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A blog (a truncation of "weblog") is an informational website consisting of discrete, often informal diary-style text entries (posts). Posts are typically displayed in reverse chronological order so that the most recent post appears first, at the top of the web page. Until 2009, blogs were often the work of a single individual, occasionally of a small group, and often covered a single subject or topic. In the 2010s, "multi-author blogs" (MABs) emerged, featuring the writing of multiple authors and sometimes professionally edited. MABs from newspapers, other media outlets, universities, think tanks, advocacy groups, and similar institutions account for an increasing quantity of blog traffic. The rise of Twitter and other "microblogging" systems helps integrate MABs and single-author blogs into the news media. Blog can also be used as a verb, meaning to maintain or add content to a blog.

'Blog' and 'blogging' are now loosely used for content creation and sharing on social media, especially when the content is long-form and one creates and shares content on regular basis. So, one could be maintaining a blog on Facebook or blogging on Instagram. A 2022 estimate suggested that there were over 600 million public blogs out of more than 1.9 billion websites.

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    How Rich Are You?

    Click on the button below to find out how rich you are compared to the rest of the world - are you on the global rich list?

    from their website…
    Giving What We Can is a nonprofit with the mission of making giving effectively and significantly a cultural norm. Part of that is promoting a culture of transparency. On this page, we outline our history, how we’re funded, and any potential conflicts of interest. Giving What We Can was founded in 2009 by Toby Ord (a philosopher at the University of Oxford), his wife Bernadette Young (a physician in training at the time), and William MacAskill (another philosopher at the University of Oxford). Today, our team is managed by an Executive Director (Luke Freeman) who is overseen by the Trustees of Effective Ventures Foundation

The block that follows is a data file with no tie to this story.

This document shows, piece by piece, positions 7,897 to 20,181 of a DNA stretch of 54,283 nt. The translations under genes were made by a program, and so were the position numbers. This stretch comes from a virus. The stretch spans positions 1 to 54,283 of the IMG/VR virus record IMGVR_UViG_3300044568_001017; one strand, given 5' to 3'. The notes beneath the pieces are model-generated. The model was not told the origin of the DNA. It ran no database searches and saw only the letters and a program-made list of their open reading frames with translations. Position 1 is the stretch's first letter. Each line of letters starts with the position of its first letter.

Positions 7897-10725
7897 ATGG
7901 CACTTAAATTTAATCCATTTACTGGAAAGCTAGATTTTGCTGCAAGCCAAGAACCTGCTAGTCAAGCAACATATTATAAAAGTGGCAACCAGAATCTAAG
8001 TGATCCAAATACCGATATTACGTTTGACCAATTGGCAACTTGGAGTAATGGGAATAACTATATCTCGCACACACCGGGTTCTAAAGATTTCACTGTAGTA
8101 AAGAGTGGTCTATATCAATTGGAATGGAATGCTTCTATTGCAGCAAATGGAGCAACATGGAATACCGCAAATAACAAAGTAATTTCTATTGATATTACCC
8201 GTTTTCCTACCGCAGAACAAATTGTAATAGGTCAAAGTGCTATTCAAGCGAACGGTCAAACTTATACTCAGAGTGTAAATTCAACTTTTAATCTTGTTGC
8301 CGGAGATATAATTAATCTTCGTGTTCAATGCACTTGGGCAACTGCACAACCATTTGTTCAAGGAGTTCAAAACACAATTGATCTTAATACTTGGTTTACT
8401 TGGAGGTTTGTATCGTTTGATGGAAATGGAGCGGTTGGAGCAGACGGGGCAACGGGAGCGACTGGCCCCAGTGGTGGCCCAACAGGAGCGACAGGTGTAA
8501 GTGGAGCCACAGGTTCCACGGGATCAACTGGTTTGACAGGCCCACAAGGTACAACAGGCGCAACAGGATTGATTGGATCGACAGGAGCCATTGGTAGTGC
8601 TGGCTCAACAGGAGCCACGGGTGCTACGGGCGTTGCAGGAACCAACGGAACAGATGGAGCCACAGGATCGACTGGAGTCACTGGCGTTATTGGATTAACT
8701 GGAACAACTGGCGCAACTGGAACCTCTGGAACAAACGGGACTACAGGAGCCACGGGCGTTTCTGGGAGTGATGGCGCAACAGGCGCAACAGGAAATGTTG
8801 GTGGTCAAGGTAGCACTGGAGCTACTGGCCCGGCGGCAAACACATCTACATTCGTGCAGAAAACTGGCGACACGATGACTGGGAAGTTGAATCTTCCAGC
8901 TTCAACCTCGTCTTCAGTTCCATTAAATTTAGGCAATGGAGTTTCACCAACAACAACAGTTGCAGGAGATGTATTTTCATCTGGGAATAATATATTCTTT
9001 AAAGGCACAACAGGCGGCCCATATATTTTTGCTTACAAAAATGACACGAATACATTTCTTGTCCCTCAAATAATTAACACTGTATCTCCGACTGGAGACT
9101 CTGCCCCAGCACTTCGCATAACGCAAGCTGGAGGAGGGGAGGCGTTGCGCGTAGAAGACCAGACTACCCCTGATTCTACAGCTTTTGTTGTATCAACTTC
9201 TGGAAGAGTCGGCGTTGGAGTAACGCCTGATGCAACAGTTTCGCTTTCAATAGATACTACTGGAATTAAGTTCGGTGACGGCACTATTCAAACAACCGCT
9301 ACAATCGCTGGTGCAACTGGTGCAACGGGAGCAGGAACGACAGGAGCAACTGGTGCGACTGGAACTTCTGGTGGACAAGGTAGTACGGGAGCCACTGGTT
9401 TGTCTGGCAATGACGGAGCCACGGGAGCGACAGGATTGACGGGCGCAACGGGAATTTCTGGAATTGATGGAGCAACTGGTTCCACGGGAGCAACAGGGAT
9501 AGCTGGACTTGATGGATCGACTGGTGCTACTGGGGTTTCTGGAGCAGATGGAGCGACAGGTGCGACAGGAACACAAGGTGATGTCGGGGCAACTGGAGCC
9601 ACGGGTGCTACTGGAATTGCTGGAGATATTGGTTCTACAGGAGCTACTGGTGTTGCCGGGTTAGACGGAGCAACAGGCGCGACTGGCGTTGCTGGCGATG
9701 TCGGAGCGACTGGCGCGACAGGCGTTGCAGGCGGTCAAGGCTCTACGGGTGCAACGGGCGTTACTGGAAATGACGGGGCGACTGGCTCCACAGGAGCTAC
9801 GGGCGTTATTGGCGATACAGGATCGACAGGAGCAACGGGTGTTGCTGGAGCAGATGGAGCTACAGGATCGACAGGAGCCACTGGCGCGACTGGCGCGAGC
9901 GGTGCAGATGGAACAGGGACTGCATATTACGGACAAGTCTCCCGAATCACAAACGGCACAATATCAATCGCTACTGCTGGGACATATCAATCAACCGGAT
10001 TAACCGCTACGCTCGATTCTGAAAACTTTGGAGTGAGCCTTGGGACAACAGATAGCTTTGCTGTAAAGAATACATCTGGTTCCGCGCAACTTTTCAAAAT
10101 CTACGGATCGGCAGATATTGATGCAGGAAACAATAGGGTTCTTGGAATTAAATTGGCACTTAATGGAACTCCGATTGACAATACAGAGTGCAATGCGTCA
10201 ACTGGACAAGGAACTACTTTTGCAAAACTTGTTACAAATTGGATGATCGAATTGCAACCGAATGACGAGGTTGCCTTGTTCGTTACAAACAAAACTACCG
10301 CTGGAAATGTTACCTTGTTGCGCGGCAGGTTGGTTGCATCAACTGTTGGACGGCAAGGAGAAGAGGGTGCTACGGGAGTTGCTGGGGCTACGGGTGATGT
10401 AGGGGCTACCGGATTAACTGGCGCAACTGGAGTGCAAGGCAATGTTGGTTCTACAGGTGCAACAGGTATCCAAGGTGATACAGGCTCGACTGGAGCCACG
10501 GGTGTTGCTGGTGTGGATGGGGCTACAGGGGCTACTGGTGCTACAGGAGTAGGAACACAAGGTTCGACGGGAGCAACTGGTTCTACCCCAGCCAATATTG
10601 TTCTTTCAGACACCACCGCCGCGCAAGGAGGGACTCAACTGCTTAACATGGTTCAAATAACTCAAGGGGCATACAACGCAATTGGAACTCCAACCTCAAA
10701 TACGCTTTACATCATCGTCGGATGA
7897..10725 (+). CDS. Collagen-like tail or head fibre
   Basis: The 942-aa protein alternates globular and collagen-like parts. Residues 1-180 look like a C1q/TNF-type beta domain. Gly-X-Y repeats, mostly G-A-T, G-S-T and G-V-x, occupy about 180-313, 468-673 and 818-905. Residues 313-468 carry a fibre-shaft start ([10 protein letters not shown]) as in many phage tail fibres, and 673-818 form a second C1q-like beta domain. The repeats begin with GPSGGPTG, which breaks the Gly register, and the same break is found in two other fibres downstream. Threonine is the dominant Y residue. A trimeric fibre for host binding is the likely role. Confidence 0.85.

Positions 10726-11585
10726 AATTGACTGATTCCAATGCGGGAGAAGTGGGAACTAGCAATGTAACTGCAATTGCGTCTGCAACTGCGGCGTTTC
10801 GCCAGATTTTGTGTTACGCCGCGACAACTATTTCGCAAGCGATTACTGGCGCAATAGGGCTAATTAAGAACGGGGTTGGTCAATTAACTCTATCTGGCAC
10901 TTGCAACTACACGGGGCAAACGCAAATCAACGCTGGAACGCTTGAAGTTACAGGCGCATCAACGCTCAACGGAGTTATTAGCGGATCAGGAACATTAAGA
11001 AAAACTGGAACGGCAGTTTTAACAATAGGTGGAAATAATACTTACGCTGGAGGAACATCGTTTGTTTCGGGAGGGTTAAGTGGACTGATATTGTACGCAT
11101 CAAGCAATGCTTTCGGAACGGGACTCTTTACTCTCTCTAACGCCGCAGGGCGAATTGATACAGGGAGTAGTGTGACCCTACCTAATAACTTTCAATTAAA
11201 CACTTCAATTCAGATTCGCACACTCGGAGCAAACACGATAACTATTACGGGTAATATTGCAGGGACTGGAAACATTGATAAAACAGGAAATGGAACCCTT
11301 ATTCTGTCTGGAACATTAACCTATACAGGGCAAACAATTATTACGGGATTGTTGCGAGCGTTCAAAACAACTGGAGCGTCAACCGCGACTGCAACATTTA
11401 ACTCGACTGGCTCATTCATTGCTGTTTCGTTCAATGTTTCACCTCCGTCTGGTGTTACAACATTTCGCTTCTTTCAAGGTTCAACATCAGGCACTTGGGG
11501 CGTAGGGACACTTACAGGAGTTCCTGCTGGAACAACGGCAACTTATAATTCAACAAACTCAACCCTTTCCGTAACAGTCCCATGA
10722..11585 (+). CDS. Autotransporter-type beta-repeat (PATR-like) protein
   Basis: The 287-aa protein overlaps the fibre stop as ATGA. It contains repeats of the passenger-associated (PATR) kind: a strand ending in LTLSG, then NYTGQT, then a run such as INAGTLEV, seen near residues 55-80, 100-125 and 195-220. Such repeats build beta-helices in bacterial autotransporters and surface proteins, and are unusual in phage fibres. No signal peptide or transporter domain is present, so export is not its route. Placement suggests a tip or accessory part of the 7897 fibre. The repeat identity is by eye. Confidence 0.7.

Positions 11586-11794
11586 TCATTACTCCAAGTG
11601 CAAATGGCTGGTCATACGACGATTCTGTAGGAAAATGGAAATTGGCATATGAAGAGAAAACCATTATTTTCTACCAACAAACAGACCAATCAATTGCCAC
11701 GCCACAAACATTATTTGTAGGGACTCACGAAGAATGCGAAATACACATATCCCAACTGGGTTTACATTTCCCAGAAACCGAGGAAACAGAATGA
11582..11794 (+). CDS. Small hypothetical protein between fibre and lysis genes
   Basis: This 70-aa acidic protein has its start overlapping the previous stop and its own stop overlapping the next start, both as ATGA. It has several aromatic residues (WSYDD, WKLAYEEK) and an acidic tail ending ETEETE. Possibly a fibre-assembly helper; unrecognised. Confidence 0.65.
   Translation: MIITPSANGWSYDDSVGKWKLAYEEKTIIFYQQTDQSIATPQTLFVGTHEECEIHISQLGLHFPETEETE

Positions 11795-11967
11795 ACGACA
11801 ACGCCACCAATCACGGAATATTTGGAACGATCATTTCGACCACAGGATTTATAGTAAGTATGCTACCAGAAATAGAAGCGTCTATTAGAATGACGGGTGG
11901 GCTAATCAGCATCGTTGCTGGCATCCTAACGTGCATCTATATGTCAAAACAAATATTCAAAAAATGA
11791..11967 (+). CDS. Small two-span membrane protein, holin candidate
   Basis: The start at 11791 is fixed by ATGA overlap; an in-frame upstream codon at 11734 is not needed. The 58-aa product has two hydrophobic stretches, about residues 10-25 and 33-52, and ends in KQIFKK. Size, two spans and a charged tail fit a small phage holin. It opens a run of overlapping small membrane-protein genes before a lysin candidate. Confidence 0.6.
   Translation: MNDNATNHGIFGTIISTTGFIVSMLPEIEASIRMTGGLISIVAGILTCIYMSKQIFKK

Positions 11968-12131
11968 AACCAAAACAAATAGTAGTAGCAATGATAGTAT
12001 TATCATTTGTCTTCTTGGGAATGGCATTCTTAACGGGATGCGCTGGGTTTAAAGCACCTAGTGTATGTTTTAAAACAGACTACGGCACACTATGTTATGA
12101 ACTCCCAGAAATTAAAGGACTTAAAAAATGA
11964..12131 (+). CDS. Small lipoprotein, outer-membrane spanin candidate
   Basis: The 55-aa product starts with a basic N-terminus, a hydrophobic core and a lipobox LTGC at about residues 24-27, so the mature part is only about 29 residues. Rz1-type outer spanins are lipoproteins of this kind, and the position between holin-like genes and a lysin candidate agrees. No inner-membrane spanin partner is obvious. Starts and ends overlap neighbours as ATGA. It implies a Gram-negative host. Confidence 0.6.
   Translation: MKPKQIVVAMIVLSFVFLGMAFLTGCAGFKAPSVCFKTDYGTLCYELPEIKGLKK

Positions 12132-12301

As of November 2023, everyone in our team has signed the Giving What We Can Pledge to give 10% of their income to effective charities throughout their lifetime. While this isn’t a requirement to join the team, it reflects our commitment to our
    mission. Giving What We Can is funded through a combination of direct donations from members and other individuals, as well as grants from philanthropic foundations. So far our largest funder has been Open Philanthropy. In 2022, we received funding from the Future Fund. We don’t take any fees from donors who use our platform or from organizations we choose to recommend.

    Being funded by large philanthropic foundations provides some advantages compared to relying on individual donors: Our work can be evaluated by experts in the area, which helps ensure we are held to a high standard. It allows us to maintain our donation platform without taking any fees from donors. We can dedicate our time to providing the best information to donors, rather than needing to spend time fundraising for ourselves. Yet, having our funding being limited to a few key funders carries some risk, and we strive to further diversify our funding sources going forward.